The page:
If you press the buttons out of sequence, the lights on the line button, headset button, speakerphone button, and Select button turn green. You need to start over and press 123456789*0# in sequence again.
After you press these buttons, the phone goes through the factory reset process.
Do not power down the phone until it completes the factory reset process, and the main screen appears.
Voice Quality Monitoring
To measure the voice quality of calls that are sent and received within the network, Cisco Unified IP Phones use these statistical metrics that are based on concealment events. The DSP plays concealment frames to mask frame loss in the voice packet stream.
Concealment Ratio metrics: Show the ratio of concealment frames over total speech frames. An interval conceal ratio is calculated every 3 seconds.
Concealed Second metrics: Show the number of seconds in which the DSP plays concealment frames due to lost frames. A severely "concealed second" is a second in which the DSP plays more than five percent concealment frames.
Mean Opinion Score (MOS) for Listening Quality (LQK) Voice Metrics: Uses a numeric score to estimate the relative voice-listening quality. The Cisco Unified IP Phones calculate the MOS LQK based audible-concealment events due to a frame loss in the preceding 8 seconds and includes weighting factors such as codec type and frame size. MOS LQK scores are produced by a Cisco-proprietary algorithm, the Cisco Voice Transmission Quality (CVTQ) index. Depending on the MOS LQK version number, these scores may comply with the International Telecommunications Union (ITU) standard P.564. This standard defines evaluation methods and performance accuracy targets that predict listening quality scores based on observation of actual network impairment.
Concealment ratio and concealment seconds are primary measurements based on frame loss. A Conceal Ratio of zero indicates that the IP network is delivering frames and packets on time with no loss.
You can access voice quality metrics from the Cisco Unified IP Phone by using the Call Statistics screen or remotely by using Streaming Statistics.
When you observe significant and persistent changes to metrics, use the following table for general troubleshooting information.
Table 4 Changes to Voice Quality Metrics
Conceal Ratio and Conceal Seconds increase significantly
Network impairment from packet loss or high jitter.
Conceal Ratio is near or at zero, but the voice quality is poor.
Noise or distortion in the audio channel such as echo or audio levels.
Tandem calls that undergo multiple encode/decode such as calls to a cellular network or calling card network.
Acoustic problems coming from a speakerphone, handsfree cellular phone or wireless headset.
Check packet transmit (TxCnt) and packet receive (RxCnt) counters to verify that voice packets are flowing.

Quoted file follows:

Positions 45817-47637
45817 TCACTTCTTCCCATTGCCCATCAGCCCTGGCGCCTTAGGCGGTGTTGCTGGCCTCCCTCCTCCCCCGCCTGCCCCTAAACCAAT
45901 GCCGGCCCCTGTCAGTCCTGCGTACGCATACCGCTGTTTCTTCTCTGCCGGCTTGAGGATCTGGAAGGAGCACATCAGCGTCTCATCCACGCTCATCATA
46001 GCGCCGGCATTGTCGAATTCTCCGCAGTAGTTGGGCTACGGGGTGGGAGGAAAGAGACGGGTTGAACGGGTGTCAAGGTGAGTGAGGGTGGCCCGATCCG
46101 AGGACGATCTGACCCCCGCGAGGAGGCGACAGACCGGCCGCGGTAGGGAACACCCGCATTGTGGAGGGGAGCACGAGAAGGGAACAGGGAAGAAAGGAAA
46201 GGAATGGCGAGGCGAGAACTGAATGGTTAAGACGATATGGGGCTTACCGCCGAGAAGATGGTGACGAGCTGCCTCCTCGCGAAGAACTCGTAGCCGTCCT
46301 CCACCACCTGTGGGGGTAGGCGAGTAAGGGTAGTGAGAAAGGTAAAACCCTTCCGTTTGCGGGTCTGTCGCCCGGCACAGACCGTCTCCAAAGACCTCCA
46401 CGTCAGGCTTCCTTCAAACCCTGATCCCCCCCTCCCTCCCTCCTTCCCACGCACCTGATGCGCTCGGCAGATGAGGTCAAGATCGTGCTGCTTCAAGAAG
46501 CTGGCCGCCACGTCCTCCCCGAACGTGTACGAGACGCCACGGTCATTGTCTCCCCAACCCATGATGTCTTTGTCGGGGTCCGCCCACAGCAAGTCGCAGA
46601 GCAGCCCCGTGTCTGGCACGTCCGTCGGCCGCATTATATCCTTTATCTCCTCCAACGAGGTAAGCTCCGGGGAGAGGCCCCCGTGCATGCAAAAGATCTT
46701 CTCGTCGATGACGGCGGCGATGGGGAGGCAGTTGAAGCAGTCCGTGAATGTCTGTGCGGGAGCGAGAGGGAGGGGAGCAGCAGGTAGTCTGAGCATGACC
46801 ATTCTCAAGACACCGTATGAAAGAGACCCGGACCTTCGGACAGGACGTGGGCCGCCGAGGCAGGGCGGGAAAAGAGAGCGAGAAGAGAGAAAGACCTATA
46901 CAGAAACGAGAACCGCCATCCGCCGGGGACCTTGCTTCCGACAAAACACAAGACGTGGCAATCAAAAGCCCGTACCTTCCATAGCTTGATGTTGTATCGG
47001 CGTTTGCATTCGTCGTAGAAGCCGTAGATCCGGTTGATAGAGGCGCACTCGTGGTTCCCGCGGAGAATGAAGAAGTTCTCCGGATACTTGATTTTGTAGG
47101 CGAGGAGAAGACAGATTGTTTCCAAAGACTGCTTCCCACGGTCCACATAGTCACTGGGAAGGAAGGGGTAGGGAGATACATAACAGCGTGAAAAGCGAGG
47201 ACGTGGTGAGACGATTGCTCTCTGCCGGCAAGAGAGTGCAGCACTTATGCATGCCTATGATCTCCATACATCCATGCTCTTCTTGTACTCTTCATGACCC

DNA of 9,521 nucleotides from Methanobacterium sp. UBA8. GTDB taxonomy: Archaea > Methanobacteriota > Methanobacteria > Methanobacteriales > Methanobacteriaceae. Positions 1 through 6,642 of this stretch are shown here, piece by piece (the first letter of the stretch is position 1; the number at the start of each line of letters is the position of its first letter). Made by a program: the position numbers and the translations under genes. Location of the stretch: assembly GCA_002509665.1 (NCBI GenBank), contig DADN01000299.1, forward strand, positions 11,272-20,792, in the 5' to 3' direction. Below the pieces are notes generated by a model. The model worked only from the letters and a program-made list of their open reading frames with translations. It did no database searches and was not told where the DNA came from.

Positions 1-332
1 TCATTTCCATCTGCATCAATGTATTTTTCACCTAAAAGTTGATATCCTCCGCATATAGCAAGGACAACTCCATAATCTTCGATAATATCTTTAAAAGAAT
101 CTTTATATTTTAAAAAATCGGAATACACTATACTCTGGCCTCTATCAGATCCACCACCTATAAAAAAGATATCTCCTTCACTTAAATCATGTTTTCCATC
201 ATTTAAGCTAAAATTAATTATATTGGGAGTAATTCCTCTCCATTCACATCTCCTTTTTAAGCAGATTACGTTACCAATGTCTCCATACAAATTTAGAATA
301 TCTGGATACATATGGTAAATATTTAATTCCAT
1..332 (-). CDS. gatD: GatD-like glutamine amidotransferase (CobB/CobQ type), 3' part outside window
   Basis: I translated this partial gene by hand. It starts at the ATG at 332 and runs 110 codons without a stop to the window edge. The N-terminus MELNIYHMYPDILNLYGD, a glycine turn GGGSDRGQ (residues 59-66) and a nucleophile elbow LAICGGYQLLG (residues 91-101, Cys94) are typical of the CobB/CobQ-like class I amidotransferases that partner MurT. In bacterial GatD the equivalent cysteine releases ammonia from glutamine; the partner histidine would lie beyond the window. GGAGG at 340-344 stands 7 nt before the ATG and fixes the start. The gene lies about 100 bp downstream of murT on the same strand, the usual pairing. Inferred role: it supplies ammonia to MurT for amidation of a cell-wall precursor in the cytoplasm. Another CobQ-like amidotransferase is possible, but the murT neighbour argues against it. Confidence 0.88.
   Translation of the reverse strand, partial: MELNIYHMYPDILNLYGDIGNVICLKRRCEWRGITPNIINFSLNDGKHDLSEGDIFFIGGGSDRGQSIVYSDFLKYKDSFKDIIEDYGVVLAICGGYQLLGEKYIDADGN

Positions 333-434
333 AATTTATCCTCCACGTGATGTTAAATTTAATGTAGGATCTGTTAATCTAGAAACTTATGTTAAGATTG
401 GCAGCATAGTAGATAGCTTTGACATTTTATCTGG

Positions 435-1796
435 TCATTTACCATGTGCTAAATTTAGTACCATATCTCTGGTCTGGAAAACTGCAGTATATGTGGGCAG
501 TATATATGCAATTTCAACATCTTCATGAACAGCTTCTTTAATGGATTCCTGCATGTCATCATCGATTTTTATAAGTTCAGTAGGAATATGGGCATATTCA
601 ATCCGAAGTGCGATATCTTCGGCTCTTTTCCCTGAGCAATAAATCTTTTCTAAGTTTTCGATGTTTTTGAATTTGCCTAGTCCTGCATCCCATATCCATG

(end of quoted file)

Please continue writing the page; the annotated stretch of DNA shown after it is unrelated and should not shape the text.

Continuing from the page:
MOS LQK scores decrease significantly
Network impairment from packet loss or high jitter levels:
Average MOS LQK decreases may indicate widespread and uniform impairment.
Individual MOS LQK decreases may indicate bursty impairment.
Cross-check the conceal ratio and conceal seconds for evidence of packet loss and jitter.
MOS LQK scores increase significantly
Check to see if the phone is using a different codec than expected (RxType and TxType).
Check to see if the MOS LQK version changed after a firmware upgrade.
Voice quality metrics do not account for noise or distortion, only frame loss.
Voice Quality Metrics
When using the metrics for monitoring voice quality, note the typical scores under normal conditions of zero packet loss and use the metrics as a baseline for comparison.
It is also important to distinguish significant changes from random changes in metrics. Significant changes are scores that change about 0.2 MOS or more and persist in calls that last longer than 30 seconds. Conceal ratio changes indicate a frame loss greater than 3 percent.
The MOS LQK scores can vary based on the codec that the Cisco Unified IP Phone uses. The following codecs provide these corresponding maximum MOS LQK scores under normal conditions with zero frame loss for Cisco Unified Phone 8941 and 8945:
G.711: 4.5 MOS LQK
G.722: 4.5 MOS LQK
G.728/iLBC: 3.9 MOS LQK
G729A/AB: 3.7 MOS LQK
Cisco Voice Transmission Quality (CVTQ) does not support wideband (7 kHz) speech codecs, because ITU has not defined the extension of the technique to wideband. Therefore, MOS LQK scores that correspond to G.711 performance are reported for G.722 calls to allow basic quality monitoring, rather than not reporting an MOS score.
Reporting G.711-scale MOS scores for wideband calls through the use of CVTQ allows basic-quality classifications to be indicated as good/normal or bad/abnormal. Calls with high scores (approximately 4.5) indicate high quality or a low packet loss, and lower scores (approximately 3.5) indicate low quality or a high packet loss.
Unlike MOS, the conceal ratio and concealed seconds metrics remain valid and useful for both wideband and narrowband calls.
A conceal ratio of zero indicates that the IP network is delivering frames and packets on time with no loss.
Cisco Unified IP Phone Cleaning
To clean your Cisco Unified IP phone, use only a dry soft cloth to gently wipe the phone and the LCD screen. Do not apply liquids or powders directly on the phone. As with all non-weather-proof electronics, liquids and powders can damage the components and cause failures.